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Thunderstone Dragonspire


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  • Standalone game to Thunderstone
  • May be played alongside Thunderstone
  • 45 minutes playing time
  • 2-5 players
  • Ages 12+
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Product Information

Technical Details
Item Weight1.8 Kg
Product Dimensions29.5 x 29.5 x 8.6 cm
Item model numberAEG 5015
Batteries Required?No
Batteries Included?No
  
Additional Information
ASINB004NTG2SI
Best Sellers Rank 323,625 in Toys & Games (See top 100)
Shipping Weight1.9 Kg
Delivery Destinations:Visit the Delivery Destinations Help page to see where this item can be delivered.
Date First Available15 Feb. 2011
  
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Product Safety

This product is subject to specific safety warnings
  • Warning: Not suitable for children under 36 months

Product Description

Product Description

Thunderstone returns with Dragonspire! Featuring all-new art for every card (even Militia and Daggers), experience point tokens (not cards!), and the all new "Setting" cards which alter the game on a global scale. Dragonspire includes 18 new village cards, 11 new heroes, and 8 new monster sets.With enough cards to play the game right out of the box, this is a great Thunderstone addition for those just getting into the game.<P>Dragonspire also has a new storage box format, plastic XP tokens, and a brand new Dungeon board to help players keep up with light and darkness.<P>Thunderstone: Dragonspire is not a an expansion, but is instead a separate stand-alone game that may be played along with components of Thunderstone.

Box Contains

New Dungeon Board
Over 500 cards with all-new art
New plastic XP tokens
Eleven new heroes and seven new monsters, plus new village cards

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Most Helpful Customer Reviews

4 of 4 people found the following review helpful By matt486 on 3 Jun. 2011
The build quality of the game is very good. The box seems sturdy, allowing for the upcoming expansions, and the artwork is beautiful. The 'board' is a nice touch, and everything you need to play is in the box. One slight criticism - the cards were bending quite easily, even after one game. The way the cards are stored does not lend itself well to the use of card sleeves or deck protectors, so care should be taken when playing.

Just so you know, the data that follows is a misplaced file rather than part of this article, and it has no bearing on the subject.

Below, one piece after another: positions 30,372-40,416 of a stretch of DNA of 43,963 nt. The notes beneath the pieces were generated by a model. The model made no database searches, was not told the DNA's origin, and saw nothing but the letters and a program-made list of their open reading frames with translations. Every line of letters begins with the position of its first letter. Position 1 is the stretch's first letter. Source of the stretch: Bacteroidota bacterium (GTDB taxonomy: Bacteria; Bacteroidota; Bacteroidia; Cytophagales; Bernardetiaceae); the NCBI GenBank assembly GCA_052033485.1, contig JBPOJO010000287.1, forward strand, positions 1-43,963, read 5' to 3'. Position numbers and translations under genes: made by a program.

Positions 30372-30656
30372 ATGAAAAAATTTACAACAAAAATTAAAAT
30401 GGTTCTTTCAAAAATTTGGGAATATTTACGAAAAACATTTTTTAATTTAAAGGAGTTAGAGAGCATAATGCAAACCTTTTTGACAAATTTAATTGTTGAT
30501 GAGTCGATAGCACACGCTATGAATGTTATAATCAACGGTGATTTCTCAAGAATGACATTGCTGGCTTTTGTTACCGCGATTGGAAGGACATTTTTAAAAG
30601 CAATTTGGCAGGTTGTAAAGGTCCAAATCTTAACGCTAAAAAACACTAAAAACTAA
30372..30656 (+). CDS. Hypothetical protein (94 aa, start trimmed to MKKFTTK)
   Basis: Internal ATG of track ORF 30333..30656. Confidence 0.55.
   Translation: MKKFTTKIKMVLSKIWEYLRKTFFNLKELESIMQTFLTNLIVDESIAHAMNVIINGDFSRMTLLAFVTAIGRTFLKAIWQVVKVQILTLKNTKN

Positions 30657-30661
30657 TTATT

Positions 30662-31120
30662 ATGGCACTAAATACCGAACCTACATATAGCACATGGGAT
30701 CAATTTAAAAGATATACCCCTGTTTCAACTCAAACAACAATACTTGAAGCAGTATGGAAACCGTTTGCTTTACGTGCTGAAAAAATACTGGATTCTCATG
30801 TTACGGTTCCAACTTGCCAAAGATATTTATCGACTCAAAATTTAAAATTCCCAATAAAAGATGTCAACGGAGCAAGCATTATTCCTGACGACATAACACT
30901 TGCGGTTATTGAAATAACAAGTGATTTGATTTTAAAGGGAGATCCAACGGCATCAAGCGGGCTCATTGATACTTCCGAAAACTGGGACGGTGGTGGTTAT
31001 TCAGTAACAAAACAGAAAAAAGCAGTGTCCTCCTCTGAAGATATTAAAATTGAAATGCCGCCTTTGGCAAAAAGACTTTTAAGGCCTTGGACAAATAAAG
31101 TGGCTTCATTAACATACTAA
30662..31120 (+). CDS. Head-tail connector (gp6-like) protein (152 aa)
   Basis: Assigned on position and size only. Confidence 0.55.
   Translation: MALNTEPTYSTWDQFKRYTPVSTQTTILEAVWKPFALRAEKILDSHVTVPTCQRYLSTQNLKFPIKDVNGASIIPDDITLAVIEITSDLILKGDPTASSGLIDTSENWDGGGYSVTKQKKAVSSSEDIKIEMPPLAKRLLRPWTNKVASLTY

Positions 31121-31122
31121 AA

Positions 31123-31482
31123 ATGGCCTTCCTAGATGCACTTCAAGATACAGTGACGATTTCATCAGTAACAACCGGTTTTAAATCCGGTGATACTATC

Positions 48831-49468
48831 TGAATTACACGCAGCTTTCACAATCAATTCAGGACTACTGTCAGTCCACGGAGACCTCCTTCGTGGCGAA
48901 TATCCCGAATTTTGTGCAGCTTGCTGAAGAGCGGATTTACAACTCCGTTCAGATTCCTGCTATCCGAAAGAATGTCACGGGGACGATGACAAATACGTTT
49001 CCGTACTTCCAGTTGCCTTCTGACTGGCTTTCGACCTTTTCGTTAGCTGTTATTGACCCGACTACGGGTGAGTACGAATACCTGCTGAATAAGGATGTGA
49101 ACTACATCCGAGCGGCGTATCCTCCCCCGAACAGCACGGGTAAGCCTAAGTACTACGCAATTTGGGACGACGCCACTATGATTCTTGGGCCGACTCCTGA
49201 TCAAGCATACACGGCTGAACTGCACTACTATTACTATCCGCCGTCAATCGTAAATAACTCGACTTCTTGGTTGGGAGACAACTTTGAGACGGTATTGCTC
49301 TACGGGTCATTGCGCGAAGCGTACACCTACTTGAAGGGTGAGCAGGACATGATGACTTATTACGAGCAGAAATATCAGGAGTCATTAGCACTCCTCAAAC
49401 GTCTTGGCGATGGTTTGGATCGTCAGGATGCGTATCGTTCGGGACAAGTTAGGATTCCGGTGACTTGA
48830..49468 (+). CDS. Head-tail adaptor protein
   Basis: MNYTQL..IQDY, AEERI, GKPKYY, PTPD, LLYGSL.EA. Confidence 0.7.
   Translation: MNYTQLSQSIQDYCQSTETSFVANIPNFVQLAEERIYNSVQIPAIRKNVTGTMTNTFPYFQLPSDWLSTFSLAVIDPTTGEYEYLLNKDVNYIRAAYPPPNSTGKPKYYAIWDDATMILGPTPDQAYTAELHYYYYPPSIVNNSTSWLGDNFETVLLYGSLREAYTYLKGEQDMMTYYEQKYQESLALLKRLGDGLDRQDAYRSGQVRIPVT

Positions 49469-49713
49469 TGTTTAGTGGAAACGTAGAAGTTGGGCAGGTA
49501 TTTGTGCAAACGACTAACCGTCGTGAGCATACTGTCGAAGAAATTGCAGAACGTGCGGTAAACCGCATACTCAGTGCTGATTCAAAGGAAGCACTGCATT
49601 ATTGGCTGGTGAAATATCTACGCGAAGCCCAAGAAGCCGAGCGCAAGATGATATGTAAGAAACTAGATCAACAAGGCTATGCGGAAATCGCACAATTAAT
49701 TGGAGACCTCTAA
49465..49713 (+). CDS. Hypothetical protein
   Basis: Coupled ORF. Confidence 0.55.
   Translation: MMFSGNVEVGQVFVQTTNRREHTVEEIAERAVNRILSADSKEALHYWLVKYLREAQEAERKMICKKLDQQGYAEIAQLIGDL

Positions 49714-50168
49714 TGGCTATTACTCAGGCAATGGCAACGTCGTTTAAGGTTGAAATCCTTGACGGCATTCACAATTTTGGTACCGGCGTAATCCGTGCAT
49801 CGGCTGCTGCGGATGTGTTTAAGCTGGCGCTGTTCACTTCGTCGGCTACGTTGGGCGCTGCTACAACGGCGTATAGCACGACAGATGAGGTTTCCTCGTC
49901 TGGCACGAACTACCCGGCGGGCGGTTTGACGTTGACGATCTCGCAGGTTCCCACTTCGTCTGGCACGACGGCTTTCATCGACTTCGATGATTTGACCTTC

In terms of theme and originality, there's not much to go on. We've been aware of fantasy themes for a long time, and it won't surprise fans of the genre. The Party Building system is interesting; it's a new spin on the idea of building a party and going to war. But for those who play fantasy games there's nothing new here.

The game took a while to get going, but once it had nothing could stop us. We'd grasped the fundementals of the rules quickly and rarely had to reference them. The instructions could have been clearer at explaining exactly what means what; an index or glossary would have helped. But it's good not to have the pace of the game disrupted by having to refer to the rules every five minutes.

Is the game balanced? With two players, it was. The game can have up to five people, at which point I would suggest the ways in which you can build and upgrade your party become more limited. This will lend a competitive edge to the game but with all 5 players one or more people may find themselves out of the runnings.

We had good fun playing it, we really did. It is what it is - a great way to spend a couple of hours playing a fun game with some friends and I can't fault it for that at all.
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Most Helpful Customer Reviews on Amazon.com (beta)

Amazon.com: 8 reviews
12 of 12 people found the following review helpful
Thunderstone's Second Stand-Alone 29 Mar. 2011
By Kevin P. "Enthusiast" - Published on Amazon.com
Durability:    Educational:    Fun:   
This is not just an expansion - it is also a stand-alone set for Thunderstone. It includes all the cards you'll need to play the game (and more!). I have all the expansions so far, and have found each one of them interesting in its own way. The artwork in this base set is the first that isn't all by Jason Engle, and his art was a huge plus to the game. There are several illustrations on cards in this set that just make me say "Really?"